President Joe Biden’s Department of Justice secretly spied on Project Veritas by circumventing certain legal processes to gain covert access to the emails and sources of at least eight journalists without their knowledge.
Project Veritas obtained several legal documents from Microsoft Corporation detailing how the DOJ covertly used “secret warrants, orders, and a subpoena” approved by six magistrates in the Southern District of New York (SDNY) to surveil the journalists without proper oversight from the “Special Master” designated to protect the organization’s rights.
Over the course of 16 months, Project Veritas said the DOJ and Assistant United States Attorney Robert B. Sobelman justified giving the SDNY “unchecked” and “unfettered” access to the emails and contacts of Founder and CEO James O’Keefe and seven other staff members because the federal government claimed, without providing evidence, that “there is probable cause to believe the email account(s), maintained at premises controlled by Microsoft Corporation, USA, contain evidence, fruits, and instrumentalities of crime.”
The organization believes this “spying campaign represents the latest example of governmental misconduct in a seemingly politically-motivated investigation by President Biden’s Department of Justice into Project Veritas’ news-gathering activities surrounding allegations against then-candidate, Joe Biden, made by his daughter, Ashley Biden, in her diary.”
The orders, warrants, and subpoenas commissioned by Biden’s DOJ each maintained non-disclosure orders that kept Project Veritas and other judges from knowing that Microsoft had handed over more than a year’s worth of emails to the government for scrutiny. These non-disclosure orders were scheduled to expire in January of 2022, but the SDNY sidestepped previous rulings designed to protect the organization from unjustified overreach and renewed the orders.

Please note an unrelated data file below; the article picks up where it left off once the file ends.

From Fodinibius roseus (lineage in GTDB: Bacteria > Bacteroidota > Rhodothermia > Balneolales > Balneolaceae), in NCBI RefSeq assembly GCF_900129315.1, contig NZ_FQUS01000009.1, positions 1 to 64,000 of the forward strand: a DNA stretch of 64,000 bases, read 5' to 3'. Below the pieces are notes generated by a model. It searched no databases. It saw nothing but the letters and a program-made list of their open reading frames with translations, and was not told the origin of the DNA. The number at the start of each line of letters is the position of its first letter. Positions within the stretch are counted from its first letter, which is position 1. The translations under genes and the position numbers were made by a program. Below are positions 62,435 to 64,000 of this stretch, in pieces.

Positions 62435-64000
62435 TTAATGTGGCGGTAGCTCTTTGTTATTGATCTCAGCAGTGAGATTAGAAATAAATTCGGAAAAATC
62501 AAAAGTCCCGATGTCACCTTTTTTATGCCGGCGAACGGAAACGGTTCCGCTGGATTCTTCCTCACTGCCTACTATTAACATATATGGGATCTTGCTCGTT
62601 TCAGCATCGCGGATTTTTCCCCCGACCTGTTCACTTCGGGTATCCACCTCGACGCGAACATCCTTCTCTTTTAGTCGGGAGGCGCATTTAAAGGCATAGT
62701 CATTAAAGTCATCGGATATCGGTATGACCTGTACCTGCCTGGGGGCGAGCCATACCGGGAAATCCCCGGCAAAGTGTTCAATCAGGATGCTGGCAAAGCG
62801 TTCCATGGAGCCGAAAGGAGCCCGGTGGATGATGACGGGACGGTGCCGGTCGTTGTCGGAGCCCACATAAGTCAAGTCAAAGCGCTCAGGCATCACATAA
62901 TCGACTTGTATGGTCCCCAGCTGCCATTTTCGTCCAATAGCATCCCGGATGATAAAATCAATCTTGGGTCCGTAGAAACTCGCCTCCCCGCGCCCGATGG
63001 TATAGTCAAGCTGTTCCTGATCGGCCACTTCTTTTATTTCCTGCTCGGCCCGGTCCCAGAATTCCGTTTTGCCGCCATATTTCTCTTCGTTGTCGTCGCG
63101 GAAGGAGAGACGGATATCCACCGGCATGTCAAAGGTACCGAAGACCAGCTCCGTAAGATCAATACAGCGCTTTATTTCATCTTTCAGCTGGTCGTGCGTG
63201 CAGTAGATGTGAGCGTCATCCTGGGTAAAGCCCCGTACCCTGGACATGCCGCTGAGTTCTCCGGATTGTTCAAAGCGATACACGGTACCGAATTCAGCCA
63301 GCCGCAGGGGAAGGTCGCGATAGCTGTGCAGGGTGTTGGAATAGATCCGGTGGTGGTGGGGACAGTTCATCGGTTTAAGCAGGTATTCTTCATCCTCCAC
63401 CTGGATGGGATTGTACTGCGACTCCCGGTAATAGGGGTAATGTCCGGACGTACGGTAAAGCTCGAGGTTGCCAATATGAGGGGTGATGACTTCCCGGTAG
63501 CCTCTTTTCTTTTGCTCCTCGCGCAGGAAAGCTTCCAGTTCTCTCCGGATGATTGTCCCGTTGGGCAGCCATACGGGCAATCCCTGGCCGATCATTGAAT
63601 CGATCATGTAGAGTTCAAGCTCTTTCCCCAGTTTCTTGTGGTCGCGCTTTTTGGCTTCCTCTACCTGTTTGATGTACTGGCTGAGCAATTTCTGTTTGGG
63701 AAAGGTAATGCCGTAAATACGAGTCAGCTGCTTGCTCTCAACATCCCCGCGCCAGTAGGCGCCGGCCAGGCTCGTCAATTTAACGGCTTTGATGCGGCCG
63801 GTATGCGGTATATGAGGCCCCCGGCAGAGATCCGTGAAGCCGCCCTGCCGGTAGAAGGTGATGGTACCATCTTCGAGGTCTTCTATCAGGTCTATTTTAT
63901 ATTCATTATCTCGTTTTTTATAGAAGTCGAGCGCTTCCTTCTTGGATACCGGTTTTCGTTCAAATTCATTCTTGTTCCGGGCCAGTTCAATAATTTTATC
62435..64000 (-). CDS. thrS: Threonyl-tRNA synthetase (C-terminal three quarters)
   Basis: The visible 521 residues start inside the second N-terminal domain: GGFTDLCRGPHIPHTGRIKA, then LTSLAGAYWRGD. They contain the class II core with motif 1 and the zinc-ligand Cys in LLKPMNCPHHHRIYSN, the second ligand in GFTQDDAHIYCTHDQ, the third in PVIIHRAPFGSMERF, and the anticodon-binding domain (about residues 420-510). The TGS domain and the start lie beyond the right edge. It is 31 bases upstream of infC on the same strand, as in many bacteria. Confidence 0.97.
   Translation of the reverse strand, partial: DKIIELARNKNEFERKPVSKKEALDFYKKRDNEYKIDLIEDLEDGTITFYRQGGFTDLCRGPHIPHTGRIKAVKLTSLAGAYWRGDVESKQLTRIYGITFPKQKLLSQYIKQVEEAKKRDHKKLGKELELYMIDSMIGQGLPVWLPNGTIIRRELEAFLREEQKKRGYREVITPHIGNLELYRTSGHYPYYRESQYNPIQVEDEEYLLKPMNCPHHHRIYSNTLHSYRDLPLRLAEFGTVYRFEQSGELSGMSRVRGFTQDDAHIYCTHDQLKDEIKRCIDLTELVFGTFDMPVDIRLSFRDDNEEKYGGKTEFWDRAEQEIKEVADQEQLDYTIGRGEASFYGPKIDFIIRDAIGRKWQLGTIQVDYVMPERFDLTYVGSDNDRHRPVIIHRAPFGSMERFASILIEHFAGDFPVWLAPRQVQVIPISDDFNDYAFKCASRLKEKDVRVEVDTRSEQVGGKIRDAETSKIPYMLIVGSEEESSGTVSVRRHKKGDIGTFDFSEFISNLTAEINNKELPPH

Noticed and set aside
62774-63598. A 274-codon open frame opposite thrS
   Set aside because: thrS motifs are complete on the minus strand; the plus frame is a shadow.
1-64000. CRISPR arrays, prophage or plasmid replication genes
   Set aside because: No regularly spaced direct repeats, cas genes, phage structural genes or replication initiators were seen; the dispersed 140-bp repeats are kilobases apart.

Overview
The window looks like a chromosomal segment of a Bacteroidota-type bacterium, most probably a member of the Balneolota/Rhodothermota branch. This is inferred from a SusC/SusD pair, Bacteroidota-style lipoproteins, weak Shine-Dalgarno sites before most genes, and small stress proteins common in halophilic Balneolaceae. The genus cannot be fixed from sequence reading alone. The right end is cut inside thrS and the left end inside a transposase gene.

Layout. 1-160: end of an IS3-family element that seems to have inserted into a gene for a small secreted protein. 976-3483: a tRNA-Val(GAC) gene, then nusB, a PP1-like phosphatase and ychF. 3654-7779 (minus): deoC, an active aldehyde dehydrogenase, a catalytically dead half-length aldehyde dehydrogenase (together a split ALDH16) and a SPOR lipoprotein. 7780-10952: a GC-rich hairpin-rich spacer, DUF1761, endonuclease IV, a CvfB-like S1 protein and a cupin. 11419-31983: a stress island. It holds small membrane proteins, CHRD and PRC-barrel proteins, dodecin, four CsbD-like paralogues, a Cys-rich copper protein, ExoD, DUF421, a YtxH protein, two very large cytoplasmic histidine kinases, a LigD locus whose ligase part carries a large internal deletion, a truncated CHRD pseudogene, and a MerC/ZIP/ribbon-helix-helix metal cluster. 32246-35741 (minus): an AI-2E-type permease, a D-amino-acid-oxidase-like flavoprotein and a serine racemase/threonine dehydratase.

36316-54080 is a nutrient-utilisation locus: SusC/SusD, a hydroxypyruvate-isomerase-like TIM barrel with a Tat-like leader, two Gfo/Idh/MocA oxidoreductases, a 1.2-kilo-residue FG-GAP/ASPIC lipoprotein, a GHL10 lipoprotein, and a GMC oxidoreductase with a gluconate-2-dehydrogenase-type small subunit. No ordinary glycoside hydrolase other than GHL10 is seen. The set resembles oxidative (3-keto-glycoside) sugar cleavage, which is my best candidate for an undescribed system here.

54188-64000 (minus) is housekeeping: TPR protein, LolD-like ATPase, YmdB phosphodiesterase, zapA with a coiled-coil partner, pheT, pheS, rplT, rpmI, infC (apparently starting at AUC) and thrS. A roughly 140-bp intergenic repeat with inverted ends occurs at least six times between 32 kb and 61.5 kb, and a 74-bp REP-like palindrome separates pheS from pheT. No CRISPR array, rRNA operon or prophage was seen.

Microsoft reportedly took issue with these renewals and demanded that the SDNY change course.
“Microsoft pointed out that the DOJ’s investigation was already public and no proof that Project Veritas would destroy evidence had been offered by the SDNY. As a result of Microsoft’s briefing, the SDNY relented and permitted Microsoft to disclose the surveillance, which Microsoft did within hours,” Project Veritas reported.
U.S. District Court Judge Analisa Torres previously ruled that Project Veritas was entitled to “journalistic privileges” and appointed Special Master Judge Barbara Jones to enforce those privileges by gatekeeping the DOJ’s investigation into the organization. Project Veritas alleges that the DOJ kept its email spying campaign a secret from both Torres and Jones to avoid asking for approval so it could secretly gather information about the organization and its staff’s communications.
Further, the DOJ reportedly went behind Torres’s back to a magistrate judge to get an extension on two sealed non-disclosure orders to hide the fact that the federal government already had secret and unhindered access to the journalists’ correspondence.
Project Veritas assessed that as a result, the SDNY possesses “nearly 150K documents they should not have” as well as “over one thousand contacts from journalists that they also failed to disclose to Judge Torres or to the Special Master.”
The organization filed a motion this week demanding that a court force SDNY to halt its digital reconnaissance.
“By the time [Project Veritas] filed the Motion to Appoint a Special Master, the government already had the opportunity to review Project Veritas’ journalistic and attorney-client privileged materials,” Paul Calli, an attorney for the organization, noted in the motion. “…While the Special Master litigation proceeded, the government apparently misled the Court by omission, failing to inform it, and failing to inform the aggrieved journalists, that the government had already obtained the contents of privileged emails from Project Veritas’ cloud computing provider.”